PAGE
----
Annie "Nan" Harding is the of Character of Little Men and Jo's Boys

Early LifeEdit

Annie "Nan" Harding is a ten-year-old girl who is determined to prove that girls can do anything boys can. When her mother died, she ran wild, so her father readily agreed to send her to Plumfield when Mrs. Jo proposed the idea. She is quite skilled when it comes to caring for the boys' minor injuries and wants to become a doctor when she grows up, deciding she doesn't want any family to "fuss over", to Daisy's shock. Nan Harding is an overly energetic, unruly tomboy. She traveled a long distance to attend a school in Plumfield. The children of that school fear her troublesome ways and attempt to give her a hard time. However, her hard-headedness teaches everyone a lesson, including herself. Even if Nan's behaviour can be quite chaotic, the kids soon learn that she has a good heart and sticks up for her friends.

Later LifeEdit

Nan has no time for romance; her focus is on her career. This does not stop Tom from pursing her, but in a most unusual way. In a classic case of role reversal, Tom is the self-sacrificing one, studying medicine so that he can be near to her when he would prefer to study something else. In the opening scene of Jo's Boys, Nan was “walking briskly” ahead while Tom was “pegging on behind.” He hopes for more, but for now they are just good friends. Nan's strong will and fiercely independent streak stays strong even in the face of Tom's devotion. Tommy becomes a medical student to impress childhood sweetheart Nan, but after "accidentally" falling in love with and proposing to Dora, he joins his family business. Nan remains single, dedicated to her medical career.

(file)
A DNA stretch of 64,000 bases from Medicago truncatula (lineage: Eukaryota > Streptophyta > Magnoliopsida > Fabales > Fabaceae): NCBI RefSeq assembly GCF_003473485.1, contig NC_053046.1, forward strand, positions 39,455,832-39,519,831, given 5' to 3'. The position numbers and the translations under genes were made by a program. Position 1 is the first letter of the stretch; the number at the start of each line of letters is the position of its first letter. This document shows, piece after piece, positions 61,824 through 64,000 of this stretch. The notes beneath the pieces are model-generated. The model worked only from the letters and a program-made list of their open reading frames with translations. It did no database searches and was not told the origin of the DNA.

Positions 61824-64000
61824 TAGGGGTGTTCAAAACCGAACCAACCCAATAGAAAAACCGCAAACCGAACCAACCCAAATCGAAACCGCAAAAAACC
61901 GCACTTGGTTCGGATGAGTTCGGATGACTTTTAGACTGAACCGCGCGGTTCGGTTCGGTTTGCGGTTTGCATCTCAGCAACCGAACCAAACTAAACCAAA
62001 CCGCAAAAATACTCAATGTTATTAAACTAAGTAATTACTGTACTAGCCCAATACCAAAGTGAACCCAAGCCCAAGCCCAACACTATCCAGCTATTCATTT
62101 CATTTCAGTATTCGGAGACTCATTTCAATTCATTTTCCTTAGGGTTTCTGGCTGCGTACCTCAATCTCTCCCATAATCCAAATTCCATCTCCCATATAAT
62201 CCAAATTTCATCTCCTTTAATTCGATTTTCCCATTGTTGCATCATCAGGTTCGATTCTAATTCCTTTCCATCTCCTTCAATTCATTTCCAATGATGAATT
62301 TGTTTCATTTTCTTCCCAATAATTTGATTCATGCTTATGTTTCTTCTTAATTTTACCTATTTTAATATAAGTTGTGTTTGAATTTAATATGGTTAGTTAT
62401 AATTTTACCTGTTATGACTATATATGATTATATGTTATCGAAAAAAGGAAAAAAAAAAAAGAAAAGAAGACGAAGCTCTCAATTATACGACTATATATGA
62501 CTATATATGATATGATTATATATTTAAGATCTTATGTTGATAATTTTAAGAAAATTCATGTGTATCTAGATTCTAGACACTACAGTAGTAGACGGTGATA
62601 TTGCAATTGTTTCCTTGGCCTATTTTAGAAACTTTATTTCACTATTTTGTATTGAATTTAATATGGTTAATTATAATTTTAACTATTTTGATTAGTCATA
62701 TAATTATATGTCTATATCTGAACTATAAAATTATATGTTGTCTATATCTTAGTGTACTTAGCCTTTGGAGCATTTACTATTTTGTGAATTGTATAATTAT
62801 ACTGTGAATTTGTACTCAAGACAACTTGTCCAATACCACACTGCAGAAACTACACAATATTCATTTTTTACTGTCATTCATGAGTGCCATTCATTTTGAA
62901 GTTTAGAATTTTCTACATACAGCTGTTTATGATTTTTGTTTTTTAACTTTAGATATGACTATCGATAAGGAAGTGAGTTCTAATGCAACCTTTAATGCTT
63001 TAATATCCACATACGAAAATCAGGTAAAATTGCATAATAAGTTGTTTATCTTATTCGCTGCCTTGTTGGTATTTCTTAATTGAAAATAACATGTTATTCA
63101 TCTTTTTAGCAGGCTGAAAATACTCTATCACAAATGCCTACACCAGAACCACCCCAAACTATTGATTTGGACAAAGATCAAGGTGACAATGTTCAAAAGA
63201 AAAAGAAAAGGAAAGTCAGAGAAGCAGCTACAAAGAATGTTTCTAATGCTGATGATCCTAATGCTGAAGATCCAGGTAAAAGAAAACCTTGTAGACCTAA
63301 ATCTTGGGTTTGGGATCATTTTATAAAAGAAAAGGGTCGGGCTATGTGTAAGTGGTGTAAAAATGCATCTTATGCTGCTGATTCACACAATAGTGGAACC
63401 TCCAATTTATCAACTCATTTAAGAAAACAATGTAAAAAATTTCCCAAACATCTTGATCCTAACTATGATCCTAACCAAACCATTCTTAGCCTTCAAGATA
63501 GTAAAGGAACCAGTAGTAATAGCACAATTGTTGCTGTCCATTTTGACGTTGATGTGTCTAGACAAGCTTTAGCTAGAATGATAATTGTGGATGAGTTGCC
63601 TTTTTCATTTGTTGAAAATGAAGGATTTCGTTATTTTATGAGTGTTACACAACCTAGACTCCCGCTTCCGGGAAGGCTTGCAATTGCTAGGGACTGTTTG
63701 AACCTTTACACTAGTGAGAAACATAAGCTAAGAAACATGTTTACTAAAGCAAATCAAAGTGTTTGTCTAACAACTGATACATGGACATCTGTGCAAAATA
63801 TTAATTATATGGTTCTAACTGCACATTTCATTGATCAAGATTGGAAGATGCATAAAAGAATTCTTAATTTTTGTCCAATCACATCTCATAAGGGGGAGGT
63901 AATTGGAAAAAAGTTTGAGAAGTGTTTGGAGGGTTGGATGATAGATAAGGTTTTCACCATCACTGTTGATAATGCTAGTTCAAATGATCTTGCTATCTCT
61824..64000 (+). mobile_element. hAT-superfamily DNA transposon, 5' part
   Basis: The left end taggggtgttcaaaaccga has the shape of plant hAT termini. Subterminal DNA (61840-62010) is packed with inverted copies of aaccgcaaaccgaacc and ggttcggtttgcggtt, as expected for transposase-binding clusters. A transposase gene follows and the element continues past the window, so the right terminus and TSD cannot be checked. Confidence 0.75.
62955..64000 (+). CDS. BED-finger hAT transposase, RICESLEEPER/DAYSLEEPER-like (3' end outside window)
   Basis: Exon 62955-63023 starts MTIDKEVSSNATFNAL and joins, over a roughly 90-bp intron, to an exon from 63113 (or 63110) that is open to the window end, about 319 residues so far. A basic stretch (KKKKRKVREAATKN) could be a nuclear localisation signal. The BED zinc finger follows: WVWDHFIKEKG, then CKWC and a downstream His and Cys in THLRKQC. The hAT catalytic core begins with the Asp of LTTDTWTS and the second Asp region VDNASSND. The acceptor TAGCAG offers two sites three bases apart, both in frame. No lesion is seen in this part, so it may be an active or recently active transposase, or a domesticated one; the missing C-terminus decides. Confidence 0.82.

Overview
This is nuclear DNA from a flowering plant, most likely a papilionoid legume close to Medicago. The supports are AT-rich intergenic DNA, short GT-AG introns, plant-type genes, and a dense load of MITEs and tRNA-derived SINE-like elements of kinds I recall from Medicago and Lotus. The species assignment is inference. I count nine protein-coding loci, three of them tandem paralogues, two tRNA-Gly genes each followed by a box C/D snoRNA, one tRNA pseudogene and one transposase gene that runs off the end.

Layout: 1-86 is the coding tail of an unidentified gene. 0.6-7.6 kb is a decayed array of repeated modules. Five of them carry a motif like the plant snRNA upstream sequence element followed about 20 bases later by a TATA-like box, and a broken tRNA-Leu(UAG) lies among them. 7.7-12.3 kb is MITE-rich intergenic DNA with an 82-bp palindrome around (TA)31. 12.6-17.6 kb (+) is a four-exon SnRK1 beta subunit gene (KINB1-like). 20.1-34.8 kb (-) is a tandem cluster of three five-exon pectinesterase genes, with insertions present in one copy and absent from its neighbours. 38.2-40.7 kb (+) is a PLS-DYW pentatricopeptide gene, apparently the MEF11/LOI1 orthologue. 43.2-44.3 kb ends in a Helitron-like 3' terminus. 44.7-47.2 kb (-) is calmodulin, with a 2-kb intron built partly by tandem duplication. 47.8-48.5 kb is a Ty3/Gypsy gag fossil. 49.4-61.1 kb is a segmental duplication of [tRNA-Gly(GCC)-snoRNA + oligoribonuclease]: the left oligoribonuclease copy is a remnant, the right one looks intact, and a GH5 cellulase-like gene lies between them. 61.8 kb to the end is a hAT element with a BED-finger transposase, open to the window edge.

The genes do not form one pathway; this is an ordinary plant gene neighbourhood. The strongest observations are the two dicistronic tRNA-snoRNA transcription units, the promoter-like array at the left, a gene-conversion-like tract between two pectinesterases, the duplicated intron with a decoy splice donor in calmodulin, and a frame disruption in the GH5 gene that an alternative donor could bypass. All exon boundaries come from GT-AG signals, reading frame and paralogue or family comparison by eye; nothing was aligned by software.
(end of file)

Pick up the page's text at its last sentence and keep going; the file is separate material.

“Nan was a handsome girl, with a fresh color, clear eye, quick smile, and the self-poised look young women with a purpose always have. She was simply and sensibly dressed, walked easily, and seemed full of vigor with her broad shoulder well back, arms swinging freely, and the elasticity of youth and health in every motion. The few people she met turned to look at her, as if it was a pleasant sight to see a hearty, happy girl walking country ward that lovely day …”